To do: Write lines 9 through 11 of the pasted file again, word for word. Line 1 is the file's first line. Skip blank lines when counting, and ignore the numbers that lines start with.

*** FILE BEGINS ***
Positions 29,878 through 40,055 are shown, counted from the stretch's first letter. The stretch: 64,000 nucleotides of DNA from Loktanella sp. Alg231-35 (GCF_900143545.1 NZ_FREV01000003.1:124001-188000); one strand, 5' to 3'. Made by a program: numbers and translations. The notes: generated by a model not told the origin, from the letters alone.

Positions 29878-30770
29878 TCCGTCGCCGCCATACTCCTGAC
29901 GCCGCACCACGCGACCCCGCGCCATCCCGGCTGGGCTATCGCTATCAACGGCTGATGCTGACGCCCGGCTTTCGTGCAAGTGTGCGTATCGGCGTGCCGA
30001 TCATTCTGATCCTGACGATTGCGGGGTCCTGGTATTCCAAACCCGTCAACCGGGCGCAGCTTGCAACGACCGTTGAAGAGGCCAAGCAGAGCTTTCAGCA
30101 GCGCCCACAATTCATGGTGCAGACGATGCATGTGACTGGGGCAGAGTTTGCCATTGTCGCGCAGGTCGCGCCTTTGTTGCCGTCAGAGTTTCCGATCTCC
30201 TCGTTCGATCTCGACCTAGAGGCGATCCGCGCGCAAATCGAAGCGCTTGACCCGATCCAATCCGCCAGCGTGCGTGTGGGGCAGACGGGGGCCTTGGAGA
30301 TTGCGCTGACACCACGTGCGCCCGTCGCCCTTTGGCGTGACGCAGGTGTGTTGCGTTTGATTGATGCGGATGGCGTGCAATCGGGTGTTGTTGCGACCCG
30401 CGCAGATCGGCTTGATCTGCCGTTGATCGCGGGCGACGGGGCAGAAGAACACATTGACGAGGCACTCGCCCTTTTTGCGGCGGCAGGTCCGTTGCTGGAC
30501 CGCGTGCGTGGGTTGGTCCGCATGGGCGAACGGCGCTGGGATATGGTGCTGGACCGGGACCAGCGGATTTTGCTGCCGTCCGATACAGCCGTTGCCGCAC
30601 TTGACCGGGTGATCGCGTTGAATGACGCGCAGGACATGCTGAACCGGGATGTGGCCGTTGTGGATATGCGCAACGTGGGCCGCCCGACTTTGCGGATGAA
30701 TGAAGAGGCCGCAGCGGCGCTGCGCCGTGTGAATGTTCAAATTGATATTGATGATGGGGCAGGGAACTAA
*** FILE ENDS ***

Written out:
30401 CGCAGATCGGCTTGATCTGCCGTTGATCGCGGGCGACGGGGCAGAAGAACACATTGACGAGGCACTCGCCCTTTTTGCGGCGGCAGGTCCGTTGCTGGAC
30501 CGCGTGCGTGGGTTGGTCCGCATGGGCGAACGGCGCTGGGATATGGTGCTGGACCGGGACCAGCGGATTTTGCTGCCGTCCGATACAGCCGTTGCCGCAC
30601 TTGACCGGGTGATCGCGTTGAATGACGCGCAGGACATGCTGAACCGGGATGTGGCCGTTGTGGATATGCGCAACGTGGGCCGCCCGACTTTGCGGATGAA